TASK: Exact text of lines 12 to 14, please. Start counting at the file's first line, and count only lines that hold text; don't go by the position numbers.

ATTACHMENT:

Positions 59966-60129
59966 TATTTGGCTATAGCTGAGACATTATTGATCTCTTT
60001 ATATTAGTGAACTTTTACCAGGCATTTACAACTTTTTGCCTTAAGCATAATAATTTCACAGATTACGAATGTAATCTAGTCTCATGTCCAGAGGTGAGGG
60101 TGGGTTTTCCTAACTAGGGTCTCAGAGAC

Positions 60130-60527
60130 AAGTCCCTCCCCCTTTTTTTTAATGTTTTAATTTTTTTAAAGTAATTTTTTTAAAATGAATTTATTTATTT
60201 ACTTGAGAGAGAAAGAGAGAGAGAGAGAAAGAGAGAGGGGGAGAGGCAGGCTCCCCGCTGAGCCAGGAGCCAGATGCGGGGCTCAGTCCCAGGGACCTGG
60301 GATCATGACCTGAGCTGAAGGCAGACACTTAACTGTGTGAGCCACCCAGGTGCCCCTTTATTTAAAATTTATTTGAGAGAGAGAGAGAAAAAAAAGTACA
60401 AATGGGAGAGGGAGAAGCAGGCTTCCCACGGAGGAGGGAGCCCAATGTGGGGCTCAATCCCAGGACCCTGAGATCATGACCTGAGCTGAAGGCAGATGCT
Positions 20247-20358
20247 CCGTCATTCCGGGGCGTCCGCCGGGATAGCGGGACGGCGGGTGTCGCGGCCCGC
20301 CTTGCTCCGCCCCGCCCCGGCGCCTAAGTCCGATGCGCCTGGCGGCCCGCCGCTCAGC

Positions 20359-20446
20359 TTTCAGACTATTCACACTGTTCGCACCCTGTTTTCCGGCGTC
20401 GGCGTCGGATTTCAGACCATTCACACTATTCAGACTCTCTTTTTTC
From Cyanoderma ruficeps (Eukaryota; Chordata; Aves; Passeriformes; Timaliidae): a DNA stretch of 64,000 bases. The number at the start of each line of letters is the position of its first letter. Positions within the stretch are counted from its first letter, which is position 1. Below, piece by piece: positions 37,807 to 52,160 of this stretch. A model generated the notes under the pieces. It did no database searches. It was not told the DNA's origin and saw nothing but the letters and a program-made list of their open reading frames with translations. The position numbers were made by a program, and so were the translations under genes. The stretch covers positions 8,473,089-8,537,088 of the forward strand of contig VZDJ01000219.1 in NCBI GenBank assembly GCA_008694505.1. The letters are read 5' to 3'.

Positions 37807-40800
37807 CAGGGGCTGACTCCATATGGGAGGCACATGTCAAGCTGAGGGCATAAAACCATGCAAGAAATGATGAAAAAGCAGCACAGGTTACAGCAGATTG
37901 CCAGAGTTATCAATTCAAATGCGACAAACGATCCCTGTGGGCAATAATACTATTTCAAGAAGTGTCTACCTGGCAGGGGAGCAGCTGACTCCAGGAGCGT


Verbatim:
20301 CTTGCTCCGCCCCGCCCCGGCGCCTAAGTCCGATGCGCCTGGCGGCCCGCCGCTCAGC

Positions 20359-20446
20359 TTTCAGACTATTCACACTGTTCGCACCCTGTTTTCCGGCGTC